Gardening Tips: July 25, 2012
When is it ripe?
The hot, dry weather is continuing as we enter the middle of July. The current drought is now getting very serious, not only here, but all across the country. Next week I will talk about how to conserve water in your gardens. This weekend is the Greene County Youth Fair and I will be judging vegetables once again as I have been doing for the past 35 years. I will be looking to see if the vegetables have been harvested at their peak of ripeness for both nutrition and flavor. For those of us accustomed to buying produce as opposed to growing it, we may not know exactly when that is. Some supermarket produce, such as tomatoes, which have been brought here from elsewhere, are harvested prematurely and then sprayed with Ethylene gas to make them turn red. This is one reason why supermarket produce often does not taste nearly as good as homegrown. The following harvest guidelines may help you get the fullest flavor from your vegetable garden.
Broccoli should be harvested as soon as the head is five inches wide or bigger while the buds are still dark green and tight, before they begin to separate or show any yellow color. When the yellow flowers appear the taste becomes bitter. Broccolirab, on the other hand, is harvested when a few of the yellow flowers have already opened.
Carrots should not be harvested too early. The flavor develops when they are mature and deep orange in color. Most “baby” carrots you see for sale are special varieties that mature while still small. If you harvest carrots when they are tiny they will be tasteless. Carrots keep very well in the soil and may be harvested very late into the fall.
Brussels sprouts develop their best favor after being subjected to frost in October or November. I certainly would not expect to see any Brussels sprouts on display at the Youth Fair! Cantaloupe or muskmelon should be picked when the fruit slips easily from the vine with little pressure. If the vine must be broken to harvest, it is unripe. As difficult as they are to grow, there are few fruit as delicious as a fully ripe muskmelon.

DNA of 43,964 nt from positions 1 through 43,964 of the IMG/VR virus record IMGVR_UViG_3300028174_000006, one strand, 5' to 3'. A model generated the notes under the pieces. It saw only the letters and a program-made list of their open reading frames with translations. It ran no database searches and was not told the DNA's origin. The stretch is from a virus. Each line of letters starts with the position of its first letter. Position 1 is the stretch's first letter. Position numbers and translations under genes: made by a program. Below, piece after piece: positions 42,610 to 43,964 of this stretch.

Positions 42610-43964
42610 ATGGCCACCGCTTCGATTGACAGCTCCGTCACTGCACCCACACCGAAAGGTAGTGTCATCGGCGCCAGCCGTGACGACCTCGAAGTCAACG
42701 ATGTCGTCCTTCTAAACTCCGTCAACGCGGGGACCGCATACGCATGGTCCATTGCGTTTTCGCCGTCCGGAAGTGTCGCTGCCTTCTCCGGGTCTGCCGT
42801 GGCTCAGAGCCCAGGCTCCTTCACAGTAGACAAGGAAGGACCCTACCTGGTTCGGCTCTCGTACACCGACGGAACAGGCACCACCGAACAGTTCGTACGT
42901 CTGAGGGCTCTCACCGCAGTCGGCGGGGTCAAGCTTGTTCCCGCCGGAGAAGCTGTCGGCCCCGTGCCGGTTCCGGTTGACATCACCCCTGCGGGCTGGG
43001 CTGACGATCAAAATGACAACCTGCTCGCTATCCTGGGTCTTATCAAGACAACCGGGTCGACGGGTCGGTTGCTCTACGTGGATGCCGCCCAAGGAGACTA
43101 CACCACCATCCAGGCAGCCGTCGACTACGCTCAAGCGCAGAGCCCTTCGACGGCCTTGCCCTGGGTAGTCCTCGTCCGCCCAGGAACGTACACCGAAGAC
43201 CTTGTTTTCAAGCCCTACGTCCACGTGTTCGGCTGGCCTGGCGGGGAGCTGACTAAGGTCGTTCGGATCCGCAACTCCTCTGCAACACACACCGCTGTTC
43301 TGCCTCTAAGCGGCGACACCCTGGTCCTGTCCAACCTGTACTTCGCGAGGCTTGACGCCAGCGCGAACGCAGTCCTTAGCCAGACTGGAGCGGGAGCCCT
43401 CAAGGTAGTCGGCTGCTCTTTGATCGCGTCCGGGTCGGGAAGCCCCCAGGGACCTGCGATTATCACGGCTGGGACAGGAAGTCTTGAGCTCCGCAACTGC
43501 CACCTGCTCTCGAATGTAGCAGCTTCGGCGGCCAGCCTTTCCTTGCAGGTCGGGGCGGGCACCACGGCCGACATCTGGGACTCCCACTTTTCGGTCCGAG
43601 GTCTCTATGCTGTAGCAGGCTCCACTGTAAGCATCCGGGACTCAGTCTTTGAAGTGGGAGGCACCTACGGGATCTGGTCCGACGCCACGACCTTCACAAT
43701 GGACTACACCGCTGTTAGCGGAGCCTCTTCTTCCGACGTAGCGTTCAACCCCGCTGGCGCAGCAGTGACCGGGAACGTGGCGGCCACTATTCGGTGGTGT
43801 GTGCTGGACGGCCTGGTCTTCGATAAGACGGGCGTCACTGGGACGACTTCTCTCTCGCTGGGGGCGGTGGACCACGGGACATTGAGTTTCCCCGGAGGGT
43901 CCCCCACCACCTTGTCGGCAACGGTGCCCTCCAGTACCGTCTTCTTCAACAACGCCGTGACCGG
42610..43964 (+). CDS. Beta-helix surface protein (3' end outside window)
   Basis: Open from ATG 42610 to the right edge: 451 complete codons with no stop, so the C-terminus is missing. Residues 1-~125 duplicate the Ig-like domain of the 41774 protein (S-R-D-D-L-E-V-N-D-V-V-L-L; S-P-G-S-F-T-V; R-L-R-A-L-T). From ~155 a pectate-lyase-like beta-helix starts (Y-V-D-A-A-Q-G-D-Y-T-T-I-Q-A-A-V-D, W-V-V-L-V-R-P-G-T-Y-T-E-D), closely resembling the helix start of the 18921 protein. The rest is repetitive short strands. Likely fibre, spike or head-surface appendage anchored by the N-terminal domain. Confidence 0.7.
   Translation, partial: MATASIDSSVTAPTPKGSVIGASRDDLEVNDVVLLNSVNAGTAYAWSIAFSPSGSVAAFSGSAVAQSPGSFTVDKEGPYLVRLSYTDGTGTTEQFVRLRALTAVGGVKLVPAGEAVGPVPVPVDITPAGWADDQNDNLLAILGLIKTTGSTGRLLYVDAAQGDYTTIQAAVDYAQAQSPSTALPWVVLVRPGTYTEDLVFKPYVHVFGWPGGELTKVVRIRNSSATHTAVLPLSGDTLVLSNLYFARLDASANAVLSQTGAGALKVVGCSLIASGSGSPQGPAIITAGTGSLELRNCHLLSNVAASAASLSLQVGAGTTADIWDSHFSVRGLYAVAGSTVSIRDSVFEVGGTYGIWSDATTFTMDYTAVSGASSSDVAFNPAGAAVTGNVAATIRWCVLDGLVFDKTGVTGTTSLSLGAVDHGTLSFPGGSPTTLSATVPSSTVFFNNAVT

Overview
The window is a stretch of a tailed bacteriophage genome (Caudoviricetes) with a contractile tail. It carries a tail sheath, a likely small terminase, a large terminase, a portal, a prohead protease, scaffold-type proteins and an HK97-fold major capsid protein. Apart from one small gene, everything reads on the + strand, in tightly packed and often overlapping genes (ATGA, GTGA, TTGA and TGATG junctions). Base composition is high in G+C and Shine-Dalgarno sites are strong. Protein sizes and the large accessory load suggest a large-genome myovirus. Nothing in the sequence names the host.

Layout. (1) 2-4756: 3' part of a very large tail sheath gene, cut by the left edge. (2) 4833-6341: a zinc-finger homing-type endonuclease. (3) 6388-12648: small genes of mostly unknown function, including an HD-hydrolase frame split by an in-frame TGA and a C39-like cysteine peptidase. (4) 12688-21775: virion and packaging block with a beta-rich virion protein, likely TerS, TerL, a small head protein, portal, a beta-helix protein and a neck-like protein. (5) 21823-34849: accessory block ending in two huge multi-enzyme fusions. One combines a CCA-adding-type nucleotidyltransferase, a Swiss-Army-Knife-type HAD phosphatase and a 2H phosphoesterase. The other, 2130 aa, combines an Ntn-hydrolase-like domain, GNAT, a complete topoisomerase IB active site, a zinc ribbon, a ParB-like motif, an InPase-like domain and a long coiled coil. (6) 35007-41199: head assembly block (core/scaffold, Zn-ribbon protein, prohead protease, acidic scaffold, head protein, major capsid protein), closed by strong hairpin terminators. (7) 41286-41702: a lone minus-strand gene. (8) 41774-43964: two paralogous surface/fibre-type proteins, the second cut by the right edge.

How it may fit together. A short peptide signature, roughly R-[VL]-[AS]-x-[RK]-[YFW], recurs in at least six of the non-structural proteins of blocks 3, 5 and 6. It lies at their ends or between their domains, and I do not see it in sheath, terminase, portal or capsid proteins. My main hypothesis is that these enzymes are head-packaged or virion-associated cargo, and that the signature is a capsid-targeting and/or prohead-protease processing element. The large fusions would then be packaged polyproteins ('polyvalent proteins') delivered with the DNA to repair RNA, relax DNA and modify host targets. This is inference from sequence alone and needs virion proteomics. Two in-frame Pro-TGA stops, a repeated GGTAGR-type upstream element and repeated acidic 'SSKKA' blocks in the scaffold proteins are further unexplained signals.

Watermelon is perhaps the most difficult fruit to determine ripeness. Examine the light colored spot on the bottom of the fruit where it touches the ground. When that spot changes from white to a light yellow and the fruit has a dull flat sound when thumped with your knuckles, it is ripe.
Summer squash (zucchini, yellow, Patty pan or crookneck) can be harvested at almost any size as long as the skin is still soft enough to easily pierce with your thumbnail. Best quality is when the fruit is six- to 10-inches long.
Potatoes are harvested when the tops have died down, usually in September but they may be harvested earlier for “new” potatoes although they will be much smaller. Bell peppers may be harvested as soon as they are are big enough to eat but they get sweeter as they mature. Most bell peppers will ripen from green to red if left on the plant long enough. Cut off peppers with a knife, do not try to pull them off the plant.
Onions are harvested when the tops begin to fall over or anytime before then for scallions. Garlic is harvested when the tops begin to die back also, usually in late July. Harvest before the bulbs split or they will not store well.
Eggplant should be harvested when the fruit is still glossy or shiny as soon as they are large enough to eat.
Sweet corn is harvested as soon as the silks have dried and begin to turn brown (about two weeks after the silk emerges) when the kernels are plump. If you pierce a kernel with your fingernail it should squirt a thin, milky, white juice. If the juice is clear, the corn is not yet ripe. If the juice is thick and milky, it is over ripe. Older varieties of sweet corn begin to lose their sweetness immediately after harvest but modern “super sweet” varieties will stay sweet for up to two weeks after harvest.
Lettuce needs to be harvested before it begins to bolt (send up a flower stalk) or it will taste bitter. The same is true for spinach and most other salad greens. By now most early greens and lettuce have already bolted or have become bitter tasting from the hot weather. They may be replanted now for a late summer or fall crop. Lettuce seed does not germinate well in warm soil but one way to get the seeds to sprout is to cover the seed in a row with a two by four or two by six board. The board will keep the soil cooler beneath and the seed should come up in a week or so. Just check on it every few days and remove the board once the seed has sprouted.